Perhaps most importantly, the newly prominent and politically charged rhetoric about the greatness of the Motherland is well-received in society. Even in the many non-Russian regions of Russia (for example, in the Muslim and Turkic-speaking regions of the Volga-Urals), this “Russian” patriotism is looked on favorably. To be sure, the latter express concerns that the ideas of the new “patriotism” will become overly “Russifying.” They work hard to emphasize a “trans-ethnic,” political patriotism that recognizes the country’s religious, linguistic, and national diversity. Yet, the call for a Great Russia catches the ear of most people in Russia.
An Omnipresent, but Weak State?
For all its aspirations at controlling political power and motivating Russian society to economic progress, just how real is the power of the Russian presidential state? The answer to this question—that the Kremlin is often a lot weaker than it would like to be and less powerful than it is often portrayed in the Western press—is especially important to understanding Russian politics after the Putin era.
Putin still cannot always choreograph the political process in the ways that he and his associates might like, despite the omnipresence of the President and his associates in public life, the media black-out of other parties, the accusations of fraud and of ballot fixing in certain regions of Russia (for example, the 99% of votes for United Russia in Chechnya), and the arrests of opponents.
For instance, the results of United Russia in the December parliamentary elections were not a complete success. The party expected to get over 70%—not the 60% that it did receive—and the hardly joyous demeanor of party leaders the night of the elections confirmed their disappointment. Despite the Kremlin’s immediate self-congratulations about this “referendum” for the outgoing President, the much-awaited plebiscite did not fulfill expectations. The party’s poor scores in Moscow and Saint Petersburg (approximately 50% of the votes) confirmed that part of the Russian middle classes is not convinced that the Putin elites have the ability to get the country back on its feet.
Moreover, the President’s hold on central power is in some respects contingent, requiring a delicate balancing act of different power groups and interests. If political and economic power is very largely concentrated in the Kremlin’s hands, it must be remembered that this “Kremlin” is complex. Similar to the Communist Party of the Soviet Union, the Presidential Administration is not a monolithic and uniform entity. It is populated by multiple “clans” and representatives of diverse economic and political interests that are in more or less overt conflict. The liberals, who have no past in the secret services and military, battle the siloviki, who do. The networks of Gazprom struggle for resources with those of Rosneft. The "Petersbourgeois" who grew up at Putin’s side wrestle with the former high functionaries who joined the Presidential Administration well before them in the 1990s.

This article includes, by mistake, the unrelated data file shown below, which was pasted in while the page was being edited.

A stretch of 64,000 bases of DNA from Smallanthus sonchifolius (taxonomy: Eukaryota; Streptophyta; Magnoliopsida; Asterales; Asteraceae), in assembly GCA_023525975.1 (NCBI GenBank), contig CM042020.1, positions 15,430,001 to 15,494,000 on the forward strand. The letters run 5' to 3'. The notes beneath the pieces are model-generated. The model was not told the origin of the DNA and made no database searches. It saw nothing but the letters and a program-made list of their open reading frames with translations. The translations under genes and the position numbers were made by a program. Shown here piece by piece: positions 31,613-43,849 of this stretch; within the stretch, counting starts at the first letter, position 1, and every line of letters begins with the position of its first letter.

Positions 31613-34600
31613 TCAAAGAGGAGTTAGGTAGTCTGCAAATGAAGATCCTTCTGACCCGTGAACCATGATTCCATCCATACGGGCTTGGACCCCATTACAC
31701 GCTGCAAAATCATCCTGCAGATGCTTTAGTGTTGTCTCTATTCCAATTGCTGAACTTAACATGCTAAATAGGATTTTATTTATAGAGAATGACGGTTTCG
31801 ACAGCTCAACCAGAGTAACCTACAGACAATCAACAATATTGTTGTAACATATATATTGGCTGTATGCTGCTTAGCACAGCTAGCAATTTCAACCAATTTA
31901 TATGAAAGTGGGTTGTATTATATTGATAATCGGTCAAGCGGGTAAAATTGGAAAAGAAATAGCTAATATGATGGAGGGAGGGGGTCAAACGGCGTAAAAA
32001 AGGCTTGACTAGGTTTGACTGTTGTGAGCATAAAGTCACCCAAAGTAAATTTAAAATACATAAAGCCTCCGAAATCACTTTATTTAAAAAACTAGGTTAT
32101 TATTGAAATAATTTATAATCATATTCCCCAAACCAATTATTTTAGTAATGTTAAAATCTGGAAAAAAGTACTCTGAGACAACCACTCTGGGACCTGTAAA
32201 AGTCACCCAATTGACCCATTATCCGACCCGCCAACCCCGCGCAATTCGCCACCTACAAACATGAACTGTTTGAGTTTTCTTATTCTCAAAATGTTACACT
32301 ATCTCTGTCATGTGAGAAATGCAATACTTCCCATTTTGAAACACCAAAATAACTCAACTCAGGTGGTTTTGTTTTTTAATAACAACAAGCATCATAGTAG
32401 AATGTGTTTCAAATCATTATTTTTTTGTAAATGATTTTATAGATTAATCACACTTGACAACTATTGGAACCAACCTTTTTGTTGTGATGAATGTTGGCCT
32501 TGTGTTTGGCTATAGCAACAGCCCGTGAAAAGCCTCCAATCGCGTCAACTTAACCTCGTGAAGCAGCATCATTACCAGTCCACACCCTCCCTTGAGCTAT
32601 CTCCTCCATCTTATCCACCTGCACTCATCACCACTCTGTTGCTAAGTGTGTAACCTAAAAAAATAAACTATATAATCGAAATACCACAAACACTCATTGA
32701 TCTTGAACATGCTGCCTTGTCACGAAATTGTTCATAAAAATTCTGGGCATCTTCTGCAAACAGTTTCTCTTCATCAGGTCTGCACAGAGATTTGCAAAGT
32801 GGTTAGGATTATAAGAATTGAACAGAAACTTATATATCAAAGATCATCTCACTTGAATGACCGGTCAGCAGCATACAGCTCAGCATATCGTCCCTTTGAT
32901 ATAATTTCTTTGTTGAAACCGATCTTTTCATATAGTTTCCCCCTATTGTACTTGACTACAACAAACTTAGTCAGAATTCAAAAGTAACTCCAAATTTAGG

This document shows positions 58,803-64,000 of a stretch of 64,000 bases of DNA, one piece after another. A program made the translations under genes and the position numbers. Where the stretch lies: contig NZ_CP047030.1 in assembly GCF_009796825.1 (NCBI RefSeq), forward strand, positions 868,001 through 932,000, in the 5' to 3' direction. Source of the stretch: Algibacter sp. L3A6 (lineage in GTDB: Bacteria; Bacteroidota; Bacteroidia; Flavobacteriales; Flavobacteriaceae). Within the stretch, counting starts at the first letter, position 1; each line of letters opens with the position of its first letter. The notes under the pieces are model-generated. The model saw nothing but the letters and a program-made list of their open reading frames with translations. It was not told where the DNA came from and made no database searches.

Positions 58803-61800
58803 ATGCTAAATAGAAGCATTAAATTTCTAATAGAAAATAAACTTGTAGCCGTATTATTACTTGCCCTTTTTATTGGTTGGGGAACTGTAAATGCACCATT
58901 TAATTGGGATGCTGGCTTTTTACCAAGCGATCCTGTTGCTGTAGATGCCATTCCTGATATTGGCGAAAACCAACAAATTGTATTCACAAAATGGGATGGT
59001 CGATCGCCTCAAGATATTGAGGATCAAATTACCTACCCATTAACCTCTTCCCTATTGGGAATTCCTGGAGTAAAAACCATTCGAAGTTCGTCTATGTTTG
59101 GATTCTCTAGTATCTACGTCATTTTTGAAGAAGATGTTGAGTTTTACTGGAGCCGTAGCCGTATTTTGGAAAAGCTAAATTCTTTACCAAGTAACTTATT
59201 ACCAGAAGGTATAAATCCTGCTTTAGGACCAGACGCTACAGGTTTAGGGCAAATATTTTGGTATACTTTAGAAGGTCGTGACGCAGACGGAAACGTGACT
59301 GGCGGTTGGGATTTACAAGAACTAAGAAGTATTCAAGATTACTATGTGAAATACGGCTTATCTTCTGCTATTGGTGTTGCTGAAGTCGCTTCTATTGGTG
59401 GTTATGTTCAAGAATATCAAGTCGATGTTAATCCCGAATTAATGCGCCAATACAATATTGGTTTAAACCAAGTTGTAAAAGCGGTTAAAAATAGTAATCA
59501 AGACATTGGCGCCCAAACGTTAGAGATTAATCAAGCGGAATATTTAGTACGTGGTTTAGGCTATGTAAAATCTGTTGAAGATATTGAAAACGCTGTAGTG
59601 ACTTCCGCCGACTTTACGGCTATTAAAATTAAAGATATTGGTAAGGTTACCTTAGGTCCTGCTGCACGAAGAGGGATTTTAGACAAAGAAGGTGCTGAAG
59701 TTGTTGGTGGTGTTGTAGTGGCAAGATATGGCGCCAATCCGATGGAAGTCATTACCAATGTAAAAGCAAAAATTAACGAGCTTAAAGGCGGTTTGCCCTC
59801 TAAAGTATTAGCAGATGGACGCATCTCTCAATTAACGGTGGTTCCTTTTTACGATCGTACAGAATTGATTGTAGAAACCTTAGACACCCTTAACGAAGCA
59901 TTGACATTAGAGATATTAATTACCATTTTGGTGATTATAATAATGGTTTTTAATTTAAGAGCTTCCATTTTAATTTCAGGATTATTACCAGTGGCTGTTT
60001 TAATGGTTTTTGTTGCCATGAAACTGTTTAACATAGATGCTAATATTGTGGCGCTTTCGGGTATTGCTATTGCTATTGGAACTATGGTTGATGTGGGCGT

The idea that Putin alone carries the country’s political torch is therefore illusory: he is as much the organizer as the hostage of these clans, who themselves defend interests of a scope that largely exceeds the figure of the President. The balancing game Putin has to play is therefore particularly complex and could turn against him once he becomes Prime Minister.
In addition, Russia’s economic successes must be put in context: the Russian economy is still largely extractive (oil, gas, precious metals), which engenders a huge corruption, massive social inequalities (if poverty is declining, it remains endemic and inequalities are widening), and inflation levels difficult to control. Despite the massive “rainy day fund” that Putin’s government has stashed away, the economy remains susceptible to price swings on the world market. At the moment, the price of a barrel of crude oil does not encourage the state and large companies to redirect their priorities. The result is that productivity growth and economic diversification are too weak to guarantee long-term economic development.
Lastly, political power has yet to accept Russia’s main challenge: the country’s demographic collapse. Male life expectancy is no more than 60 years and Russia will lose some 17 million inhabitants between now and 2025, which, unless an open immigration policy is not rapidly implemented, will slow economic growth. The Kremlin seems aware of its weaknesses: were there to be an economic crisis, the social contract with the population, which accepts the regime’s authoritarianism in exchange for a guarantee of increasing living standards, would be very rapidly revoked.